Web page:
Moving to France Checklist

At bottom, I agree. I only get stuff sent when there’s a box coming anyway and I can make up to the shipping weight with comestibles, DVDs books etc. The marmalade gets transferred to plastic tubs, saves loads of weight.

Maybe one day I’ll learn how to make it. Meantime I can save money because I know how to do plumbing, tiling, general building …

I don’t understand why one would not bring tools and equipment [pace the lawn mower - never had a lawn]. I’ve got £100’s of tools which have helped me rebuild houses, flats., camper van.

Books can be had for 1p on AMZ UK. I’d rather dump those - and I have, metres of shelves-worth - than not take my tools everywhere.

An hour’s work chasing channels with my mini-breaker to take cabling is ‘earning me’ the cost of Gaston/Pablo/Fritz doing it and paying him. Buys a lot of marmalade!

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As I see it there’s a big difference between bringing the things that you have, be they DIY tools, garden equipment or printer paper and going out and buying them before you move. Sometimes I read this sort of thread and think that some people coming to France must think that they are moving to a third world country.

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or more particularly that they fear change and unfamiliarity?

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well yes, common sense rules apply - running six X three bar electric fires through some market-place cheap tat six-gang lead is not advised but there’s no issue running a couple of 6w LED desk lamps, 1A phone charger, laptop, printer, back-up hard disk drive through a proper surge protected double fused switchable six-gang lead smothered in CE/TUV/QC stamps.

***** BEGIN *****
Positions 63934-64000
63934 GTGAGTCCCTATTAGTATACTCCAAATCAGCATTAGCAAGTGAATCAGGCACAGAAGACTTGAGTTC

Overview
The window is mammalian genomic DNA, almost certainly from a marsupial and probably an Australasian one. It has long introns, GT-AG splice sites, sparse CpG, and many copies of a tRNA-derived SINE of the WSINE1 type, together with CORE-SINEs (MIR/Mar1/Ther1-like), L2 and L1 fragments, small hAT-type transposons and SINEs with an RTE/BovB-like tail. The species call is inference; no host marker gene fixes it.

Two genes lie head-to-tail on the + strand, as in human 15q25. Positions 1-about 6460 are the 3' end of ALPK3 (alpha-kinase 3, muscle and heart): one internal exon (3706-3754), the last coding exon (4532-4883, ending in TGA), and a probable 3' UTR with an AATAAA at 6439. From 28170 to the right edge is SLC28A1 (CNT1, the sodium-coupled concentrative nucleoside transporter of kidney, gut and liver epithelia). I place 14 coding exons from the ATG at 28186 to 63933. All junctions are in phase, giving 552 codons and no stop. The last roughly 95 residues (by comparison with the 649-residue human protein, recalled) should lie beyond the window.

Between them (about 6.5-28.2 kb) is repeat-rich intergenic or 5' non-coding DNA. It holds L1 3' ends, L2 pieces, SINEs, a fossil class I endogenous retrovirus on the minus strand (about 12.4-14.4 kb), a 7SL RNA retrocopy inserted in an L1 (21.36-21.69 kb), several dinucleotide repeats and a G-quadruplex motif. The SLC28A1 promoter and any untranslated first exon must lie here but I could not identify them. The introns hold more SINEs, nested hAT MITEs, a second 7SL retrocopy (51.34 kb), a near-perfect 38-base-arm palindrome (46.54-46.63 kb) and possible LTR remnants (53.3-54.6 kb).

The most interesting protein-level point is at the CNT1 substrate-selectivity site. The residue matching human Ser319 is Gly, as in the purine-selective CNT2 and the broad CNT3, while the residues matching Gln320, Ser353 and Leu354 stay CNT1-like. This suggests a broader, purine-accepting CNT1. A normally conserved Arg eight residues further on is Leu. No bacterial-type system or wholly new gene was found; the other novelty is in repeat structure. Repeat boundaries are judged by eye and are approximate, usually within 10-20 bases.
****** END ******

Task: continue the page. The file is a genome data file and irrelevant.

In general, taken in the round, things are better in France, especially food and drink - BUT of course there are things the Brits do better, and with food there’s also an element of nostalgia, isn’t there? Or is that occasional hankering after the kind of things you ate 50 years ago as a child just me?

Real ale! Something I will miss very much though not so much the pubs. Sadly, our local boozers are all too often full of people shouting making it difficult to hold a conversation.

HUGE numbers of micro breweries showing up and have seen those with real ale.

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Most of my DIY and garden power tools are Makita cordless 18v or 36v. All are far cheaper in the UK than France.
The same applies to A4 printer paper: £14.39 from Staples compared to 25 euros from Amazon France.
I’m unaware of anyone in or near Roumazieres that can supply at a competitive price.

https://www.intermarche.com/magasins/09121/roumazieres-loubert-16270/infos-pratiques


We also buy from Le Clerc at La Rochefoucauld who have a good selection.

Amazon Basics - 10,59€ per ream or 6,80€ if you don’t mind buying 5 reams. Free delivery if you have prime.

Worth checking if Amazon UK will deliver some lines into France - you can get a ream of HP 80g/m2 for £3.47 and the only thing which changed when I selected my French address as the destination was the lead time (from delivery this week to delivery July 21).

As an aside I note we have 1GBP = 1.09€ at the moment - parity soon perhaps?